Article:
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Medieval Moves Review

Horrible histories?

The paradox of motion gaming is that as the technology frees the player from the tyranny of buttons and sticks, it constricts the developer in terms of what can realistically be done on-screen. Between the binary comfort of a button press and the thousands of incremental movements of the human body, there's a chasm where accepted game design ideas are easily lost.

That's why so many motion-controlled games are so simple. Better to let the player do one thing with reasonable consistency than push the boundaries and leave them flailing hopelessly in a quagmire of living-room embarrassment.

Medieval Moves, a budget release from Sports Champions developer Zindagi Games, plays it very safe indeed. In fact, its two most heavily used gameplay components have been lifted wholesale from Sports Champions and dressed up in fantasy clothing.

You're playing as Prince Edmund, an aspiring young knight who becomes the kingdom's only hope when the necromancer Morgrimm takes over, transforming everyone - including Edmund - into skeletons. Morgrimm also steals the vital gatestone, splits it into convenient pieces and leaves them at the end of each level.

Medieval Moves (sadly no relation to Sony's Medievil series, despite the similar title and skeletal hero) avoids the question of navigation by placing you firmly on rails. Edmund, or Deadmund as his bony form is known, jogs along through Fable-esque scenery, then stops as enemies approach. You defend by raising your shield, and can smash them away with a wave of your sword or pick them off with your bow and arrow. As you progress you gain additional weapons, such as throwing stars and dynamite, as well as a grapple hook used to swing at scripted points. It's a small but useful arsenal, though the vast bulk of the game is made up of the tried and trusted slash-and-shoot stuff.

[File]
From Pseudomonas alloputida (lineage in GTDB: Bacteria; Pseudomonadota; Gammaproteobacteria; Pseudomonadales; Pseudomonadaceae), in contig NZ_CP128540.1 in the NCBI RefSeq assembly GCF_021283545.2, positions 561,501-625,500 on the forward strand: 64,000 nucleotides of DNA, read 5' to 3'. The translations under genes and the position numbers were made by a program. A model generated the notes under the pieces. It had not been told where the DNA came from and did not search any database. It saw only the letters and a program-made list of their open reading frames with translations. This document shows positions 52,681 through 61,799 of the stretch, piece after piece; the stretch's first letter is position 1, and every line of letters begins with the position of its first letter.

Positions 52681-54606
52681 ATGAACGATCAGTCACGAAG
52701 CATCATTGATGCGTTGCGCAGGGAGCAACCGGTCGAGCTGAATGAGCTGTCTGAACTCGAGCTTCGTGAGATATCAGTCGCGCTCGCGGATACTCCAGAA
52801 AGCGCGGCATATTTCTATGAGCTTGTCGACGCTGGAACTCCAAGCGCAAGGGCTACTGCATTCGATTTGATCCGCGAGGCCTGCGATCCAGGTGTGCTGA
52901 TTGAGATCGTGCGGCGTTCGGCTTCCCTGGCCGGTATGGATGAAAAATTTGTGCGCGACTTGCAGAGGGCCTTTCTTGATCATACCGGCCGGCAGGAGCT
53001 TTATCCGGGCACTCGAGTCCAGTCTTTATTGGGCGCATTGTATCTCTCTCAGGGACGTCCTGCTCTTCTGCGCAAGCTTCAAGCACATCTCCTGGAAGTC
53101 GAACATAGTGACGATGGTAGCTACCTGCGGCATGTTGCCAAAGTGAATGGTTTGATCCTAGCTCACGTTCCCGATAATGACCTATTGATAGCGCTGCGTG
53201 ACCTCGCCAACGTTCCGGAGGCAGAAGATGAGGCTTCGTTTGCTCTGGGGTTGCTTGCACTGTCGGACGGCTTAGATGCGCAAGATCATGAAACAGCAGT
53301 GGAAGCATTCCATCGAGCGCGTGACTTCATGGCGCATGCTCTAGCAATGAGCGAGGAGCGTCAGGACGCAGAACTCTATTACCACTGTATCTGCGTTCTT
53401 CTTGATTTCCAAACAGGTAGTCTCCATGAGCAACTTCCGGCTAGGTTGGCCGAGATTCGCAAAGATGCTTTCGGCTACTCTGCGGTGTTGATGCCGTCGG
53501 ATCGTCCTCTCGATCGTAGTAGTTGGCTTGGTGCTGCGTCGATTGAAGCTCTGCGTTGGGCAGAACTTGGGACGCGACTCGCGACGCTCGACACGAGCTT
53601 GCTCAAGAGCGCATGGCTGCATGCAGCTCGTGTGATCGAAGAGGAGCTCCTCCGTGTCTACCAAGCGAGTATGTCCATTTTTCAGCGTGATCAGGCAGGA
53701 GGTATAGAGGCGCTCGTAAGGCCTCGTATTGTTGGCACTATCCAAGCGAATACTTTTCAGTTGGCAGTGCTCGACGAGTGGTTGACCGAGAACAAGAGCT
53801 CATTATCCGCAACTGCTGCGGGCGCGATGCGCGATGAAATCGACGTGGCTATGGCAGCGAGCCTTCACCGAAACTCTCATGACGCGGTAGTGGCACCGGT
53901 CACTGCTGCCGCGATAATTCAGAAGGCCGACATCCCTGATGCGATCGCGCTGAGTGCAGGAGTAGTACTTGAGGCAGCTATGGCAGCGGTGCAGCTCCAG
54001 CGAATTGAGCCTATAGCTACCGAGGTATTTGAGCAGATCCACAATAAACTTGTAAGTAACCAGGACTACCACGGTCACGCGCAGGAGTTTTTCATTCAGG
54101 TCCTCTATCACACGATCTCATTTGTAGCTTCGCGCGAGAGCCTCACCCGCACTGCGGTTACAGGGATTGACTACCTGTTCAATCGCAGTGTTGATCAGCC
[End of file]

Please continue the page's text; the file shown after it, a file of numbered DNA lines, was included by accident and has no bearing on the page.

These elements work well enough, as you'd hope given that they're essentially the archery and gladiator events from Sports Champions repackaged with a swords-and-sorcery makeover. Play with one Move controller and it becomes a bit of a fumble juggling all the different defence and combat options. Two Move wands feels more natural, though the bow and arrow suffers from flaky aiming and a fiddly requirement to actually notch the arrow on your bow after grabbing it over your shoulder. Aiming at enemies near the edge of the screen is also problematic as the movements required often take your controller out of view of the camera.

Medieval Moves' downfall is how repetitive it becomes. This is a game clearly designed for kids, yet the sheer exhausting monotony of bashing your way through each level is never rewarded with any meaningful pay-off, just more of the same against a different backdrop. Balance beams and basic switch-and-lever interactions simply aren't enough to compensate for the relentless waggle-mashing needed to get through the stages, and as you're rooted to the spot during combat, the opportunities for even basic tactics soon evaporate.

It's not a long game, but even so the stages outstay their welcome, chugging along for five or ten minutes longer than is comfortable. Online and local multiplayer modes extend the lifespan slightly, but as you defend yourself from waves of incoming skeletons it's not different enough to the single-player gameplay to be worth any long-term investment.

Clearly there's a commercial need to get new PlayStation Move games on the shelves for Christmas, but while this reheated effort might have impressed as a Wii launch title, it's a weak showcase for the PS3's motion potential in 2011.

5 / 10

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About the Author
Dan Whitehead avatar

Dan Whitehead


Dan has been writing for Eurogamer since 2006 and specialises in RPGs, shooters and games for children. His bestest game ever is Julian Gollop's Chaos.